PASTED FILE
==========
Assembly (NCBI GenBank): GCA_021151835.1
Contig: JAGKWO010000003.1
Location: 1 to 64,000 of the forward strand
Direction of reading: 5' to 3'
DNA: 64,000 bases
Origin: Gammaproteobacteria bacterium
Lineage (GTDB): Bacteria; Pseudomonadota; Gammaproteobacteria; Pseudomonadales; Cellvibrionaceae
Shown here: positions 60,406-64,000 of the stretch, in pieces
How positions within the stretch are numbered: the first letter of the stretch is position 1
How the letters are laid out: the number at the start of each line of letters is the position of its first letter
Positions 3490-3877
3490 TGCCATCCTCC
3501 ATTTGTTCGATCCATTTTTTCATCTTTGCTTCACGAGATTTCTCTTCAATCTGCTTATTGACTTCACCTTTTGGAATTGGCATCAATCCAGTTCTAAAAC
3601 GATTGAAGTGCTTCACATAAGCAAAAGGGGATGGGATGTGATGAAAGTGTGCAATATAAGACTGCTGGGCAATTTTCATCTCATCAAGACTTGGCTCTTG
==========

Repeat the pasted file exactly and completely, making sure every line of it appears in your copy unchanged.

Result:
Assembly (NCBI GenBank): GCA_021151835.1
Contig: JAGKWO010000003.1
Location: 1 to 64,000 of the forward strand
Direction of reading: 5' to 3'
DNA: 64,000 bases
Origin: Gammaproteobacteria bacterium
Lineage (GTDB): Bacteria; Pseudomonadota; Gammaproteobacteria; Pseudomonadales; Cellvibrionaceae
Shown here: positions 60,406-64,000 of the stretch, in pieces
How positions within the stretch are numbered: the first letter of the stretch is position 1
How the letters are laid out: the number at the start of each line of letters is the position of its first letter
Positions 3490-3877
3490 TGCCATCCTCC
3501 ATTTGTTCGATCCATTTTTTCATCTTTGCTTCACGAGATTTCTCTTCAATCTGCTTATTGACTTCACCTTTTGGAATTGGCATCAATCCAGTTCTAAAAC
3601 GATTGAAGTGCTTCACATAAGCAAAAGGGGATGGGATGTGATGAAAGTGTGCAATATAAGACTGCTGGGCAATTTTCATCTCATCAAGACTTGGCTCTTG